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Gwen Tuinman

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creativity

Writers Fighting Resistance

Creative process and flow. I’m forever curious about the practices and self-talk that writers undergo to reach that special place where the story rolls out like a movie in their head. The flipside of that splendid flow is the quagmire of resistance. I’m also interested in what holds writers back. 

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Using Quotation Marks: Yes or No

I’ve been thinking a lot about the absence of quotation marks in recent literature. Our current generation of fiction writers is not the first to cast off traditional dialogue punctuation. James Joyce, Samuel Beckett, and E.L. Doctorow were among the early pioneers in that regard.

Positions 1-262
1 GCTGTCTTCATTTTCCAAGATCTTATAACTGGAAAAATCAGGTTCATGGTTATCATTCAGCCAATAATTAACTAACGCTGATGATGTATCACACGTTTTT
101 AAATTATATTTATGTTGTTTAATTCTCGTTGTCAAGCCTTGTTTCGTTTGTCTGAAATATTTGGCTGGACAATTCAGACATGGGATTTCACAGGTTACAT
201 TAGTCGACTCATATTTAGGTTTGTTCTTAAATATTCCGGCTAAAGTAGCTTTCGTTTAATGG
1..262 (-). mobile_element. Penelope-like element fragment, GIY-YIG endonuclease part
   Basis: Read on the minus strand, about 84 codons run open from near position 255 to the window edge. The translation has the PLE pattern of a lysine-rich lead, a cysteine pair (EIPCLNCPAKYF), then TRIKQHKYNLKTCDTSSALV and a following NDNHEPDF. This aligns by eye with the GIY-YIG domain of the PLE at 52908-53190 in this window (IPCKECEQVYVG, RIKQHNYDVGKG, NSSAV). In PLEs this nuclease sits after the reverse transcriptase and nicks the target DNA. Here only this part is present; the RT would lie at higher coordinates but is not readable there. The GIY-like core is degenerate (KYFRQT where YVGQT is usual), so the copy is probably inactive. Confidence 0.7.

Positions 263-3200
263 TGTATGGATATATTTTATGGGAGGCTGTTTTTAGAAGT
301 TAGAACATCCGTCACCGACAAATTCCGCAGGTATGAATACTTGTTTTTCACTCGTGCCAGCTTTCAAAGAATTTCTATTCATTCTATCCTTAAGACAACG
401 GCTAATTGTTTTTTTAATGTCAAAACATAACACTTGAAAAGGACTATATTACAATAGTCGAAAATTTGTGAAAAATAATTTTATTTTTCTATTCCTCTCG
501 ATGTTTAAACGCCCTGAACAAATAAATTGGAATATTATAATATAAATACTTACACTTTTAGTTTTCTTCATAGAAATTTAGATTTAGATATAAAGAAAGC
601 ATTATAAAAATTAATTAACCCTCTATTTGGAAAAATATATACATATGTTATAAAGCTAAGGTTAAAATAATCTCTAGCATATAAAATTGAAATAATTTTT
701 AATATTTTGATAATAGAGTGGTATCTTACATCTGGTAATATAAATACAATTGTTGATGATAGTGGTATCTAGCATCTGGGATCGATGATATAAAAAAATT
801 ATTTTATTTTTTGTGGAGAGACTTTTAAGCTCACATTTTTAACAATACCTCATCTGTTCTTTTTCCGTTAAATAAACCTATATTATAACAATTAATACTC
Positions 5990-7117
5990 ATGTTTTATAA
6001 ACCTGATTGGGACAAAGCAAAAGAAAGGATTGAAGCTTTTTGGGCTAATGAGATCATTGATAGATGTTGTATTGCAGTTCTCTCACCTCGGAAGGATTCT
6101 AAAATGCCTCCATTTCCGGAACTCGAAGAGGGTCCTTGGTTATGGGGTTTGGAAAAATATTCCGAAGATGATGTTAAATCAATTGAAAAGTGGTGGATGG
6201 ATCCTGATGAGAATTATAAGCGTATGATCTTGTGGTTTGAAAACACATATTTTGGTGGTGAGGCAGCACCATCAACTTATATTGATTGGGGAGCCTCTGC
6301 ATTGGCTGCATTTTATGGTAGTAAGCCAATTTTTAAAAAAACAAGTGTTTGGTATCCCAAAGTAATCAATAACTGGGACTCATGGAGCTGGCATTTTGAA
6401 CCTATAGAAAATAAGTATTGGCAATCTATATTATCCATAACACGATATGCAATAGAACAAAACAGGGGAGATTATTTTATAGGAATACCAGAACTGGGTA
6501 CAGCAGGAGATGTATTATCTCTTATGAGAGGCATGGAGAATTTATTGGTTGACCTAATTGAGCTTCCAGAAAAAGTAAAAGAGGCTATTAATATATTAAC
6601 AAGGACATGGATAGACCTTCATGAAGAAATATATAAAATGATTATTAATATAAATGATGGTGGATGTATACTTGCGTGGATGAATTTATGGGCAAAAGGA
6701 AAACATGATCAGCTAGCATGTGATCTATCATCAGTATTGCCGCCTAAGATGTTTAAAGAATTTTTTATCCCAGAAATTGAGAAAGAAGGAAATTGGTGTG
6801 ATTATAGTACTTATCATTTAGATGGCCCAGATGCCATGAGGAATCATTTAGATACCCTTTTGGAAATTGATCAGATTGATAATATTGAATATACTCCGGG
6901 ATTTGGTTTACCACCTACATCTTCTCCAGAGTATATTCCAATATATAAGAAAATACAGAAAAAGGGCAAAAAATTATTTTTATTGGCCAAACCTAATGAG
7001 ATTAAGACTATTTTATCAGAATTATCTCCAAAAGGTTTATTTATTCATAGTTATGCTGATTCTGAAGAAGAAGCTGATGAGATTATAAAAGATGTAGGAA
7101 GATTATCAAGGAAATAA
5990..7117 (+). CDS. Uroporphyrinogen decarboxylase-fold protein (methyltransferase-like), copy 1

All the Pretty Horses by Cormac McCarthy, published in 1992, was the first quotation mark free novel I read. Readers complained about the difficulty to distinguish dialogue from narration. I remember my own concentration being pulled from the story. Oh wait, someone just spoke? Who said that? After a few chapters, persistence paid off. The story’s current pulled me forward.

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The Lost Daughter

On the advice of another author, I read Elena Ferrante’s novel The Days Of Abandonment. Her storytelling is direct, often addressing uncomfortable and socially taboo feelings about marriage divorce and motherhood. Parts left me cringing. The novel reaffirms that a character’s unabashed honesty pulls readers deep inside their point of view.

Netflix is showing The Lost Daughter, a small budget indie film directed by Maggie Gyllenhaal. She wrote the script based on Ferrante’s novel of the same title about Leda, a middle-aged divorcee whose long-awaited vacation leads to painful introspection. I once binged on episodes of Actors Roundtable that featured Gyllenhaal. She asked why women actors arrived on set in full makeup and dress like bridesmaids while male panelists dress casually in T-shirts and jeans. She also pointed out that the male-dominated film industry generates movies to satisfy the male gaze.

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